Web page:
Applying to a startup is completely different than applying to a large company. You’ve probably keyword-stuffed your resume to get through the HR screening. At a startup, everything is about value.
1. Understand Your Value Proposition
At it’s most basic, a value proposition is the benefit (or value) someone gets from something they pay for. Like a company trying to sell you a new product, you need to understand your value proposition to a startup.
If I was applying to work at Select Start, my value proposition would be:
- Designed, architected and developed 20+ iOS, Android and BlackBerry applications.
- Practiced Lean Startup principles to take multiple products from idea to market and deliver a revenue run rate of over $2M annually.
- Experience developing customers, testing ideas and validating markets prior to building a team and committing resources to a product.
What value can you bring to my startup today?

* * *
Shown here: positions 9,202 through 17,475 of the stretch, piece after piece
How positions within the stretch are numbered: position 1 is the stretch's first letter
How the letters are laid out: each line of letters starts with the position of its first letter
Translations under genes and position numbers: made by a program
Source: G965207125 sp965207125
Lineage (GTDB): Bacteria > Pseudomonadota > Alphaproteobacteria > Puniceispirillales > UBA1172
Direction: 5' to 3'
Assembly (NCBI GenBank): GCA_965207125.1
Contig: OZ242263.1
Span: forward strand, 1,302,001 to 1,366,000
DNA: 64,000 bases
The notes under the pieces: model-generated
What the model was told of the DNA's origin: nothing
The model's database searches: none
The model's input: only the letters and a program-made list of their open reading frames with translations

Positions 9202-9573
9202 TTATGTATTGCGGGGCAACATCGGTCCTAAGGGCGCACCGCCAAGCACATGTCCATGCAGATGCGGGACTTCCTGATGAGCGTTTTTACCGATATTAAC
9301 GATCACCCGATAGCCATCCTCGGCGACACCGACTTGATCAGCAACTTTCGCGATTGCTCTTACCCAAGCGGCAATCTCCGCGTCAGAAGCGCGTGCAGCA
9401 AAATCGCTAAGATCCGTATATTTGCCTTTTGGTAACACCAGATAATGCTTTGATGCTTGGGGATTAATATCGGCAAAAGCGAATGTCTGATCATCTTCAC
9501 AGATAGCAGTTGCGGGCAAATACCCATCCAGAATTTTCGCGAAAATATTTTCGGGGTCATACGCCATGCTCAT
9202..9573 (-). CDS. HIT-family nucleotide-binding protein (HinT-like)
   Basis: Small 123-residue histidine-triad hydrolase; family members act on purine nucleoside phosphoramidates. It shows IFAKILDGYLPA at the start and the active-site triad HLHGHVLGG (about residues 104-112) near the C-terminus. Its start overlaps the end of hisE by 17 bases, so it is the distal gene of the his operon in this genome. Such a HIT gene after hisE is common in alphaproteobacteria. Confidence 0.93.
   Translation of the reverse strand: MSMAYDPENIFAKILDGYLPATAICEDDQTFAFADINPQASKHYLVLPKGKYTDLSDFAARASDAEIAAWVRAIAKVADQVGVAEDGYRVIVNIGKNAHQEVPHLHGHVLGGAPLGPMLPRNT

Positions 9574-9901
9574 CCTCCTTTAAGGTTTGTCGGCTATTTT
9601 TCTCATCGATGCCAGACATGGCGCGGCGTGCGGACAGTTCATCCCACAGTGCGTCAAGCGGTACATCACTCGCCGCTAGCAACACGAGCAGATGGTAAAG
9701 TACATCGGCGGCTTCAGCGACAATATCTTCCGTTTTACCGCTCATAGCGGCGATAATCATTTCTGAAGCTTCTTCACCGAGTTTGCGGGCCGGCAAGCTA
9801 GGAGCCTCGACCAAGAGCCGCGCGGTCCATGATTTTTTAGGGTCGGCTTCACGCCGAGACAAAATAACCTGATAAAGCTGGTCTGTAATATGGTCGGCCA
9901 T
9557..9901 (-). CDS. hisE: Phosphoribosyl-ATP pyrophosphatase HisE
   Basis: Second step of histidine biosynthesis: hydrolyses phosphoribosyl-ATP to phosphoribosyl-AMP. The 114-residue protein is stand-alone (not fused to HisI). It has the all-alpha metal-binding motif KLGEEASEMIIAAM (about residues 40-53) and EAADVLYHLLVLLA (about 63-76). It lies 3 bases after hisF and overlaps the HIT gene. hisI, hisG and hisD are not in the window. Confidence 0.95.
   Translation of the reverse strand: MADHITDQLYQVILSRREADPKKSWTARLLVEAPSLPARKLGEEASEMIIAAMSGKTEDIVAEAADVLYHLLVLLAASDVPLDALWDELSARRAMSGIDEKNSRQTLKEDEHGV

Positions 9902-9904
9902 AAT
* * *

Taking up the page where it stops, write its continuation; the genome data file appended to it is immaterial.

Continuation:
2. Tell a Story with Numbers
Great startups run lean and question everything. Every dollar out needs to equal more than one dollar in for the company to grow.
Using concrete numbers, tell a startup how you can add value. Explain how past experience may help a future startup:
Bootstrapped from $0 to $1M in revenue our first 18 months. Lead Select Start to our third year of 300% growth.
How does your value impact my top and bottom lines, products or customers?
3. Be A Generalist
There’s nothing more valuable to a startup than someone who understands the challenges every startup faces. Do you:
- Bring a broad array of skills outside of the role you were hired for?
- Know how your decisions impact a company’s burn rate?
- Understand how you can help create a sustainable competitive advantage?
Where else can you add value to a startup besides the role you were hired for?
4. Value Outside of a Startup
I Google everyone who applies to find out if they add value to the startup, engineering and design communities.
Make it easy for a startup to find your value. List your:
- Personal website.
- Social profiles like Twitter and Facebook.
- Creative profiles like Github, Stack Overflow and Hacker News.
Where could a startup investigate the value you create?
5. Be Valuable To Others (Get Referred)
A rule of raising investment is to get a referral from someone who the angel or VC respects. The same is true of applying to a startup. Find a way to connect with the founders via a mutual friend. Your odds of being hired are infinitely better than submitting a resume to the pile.
Who will vouch for the value you create?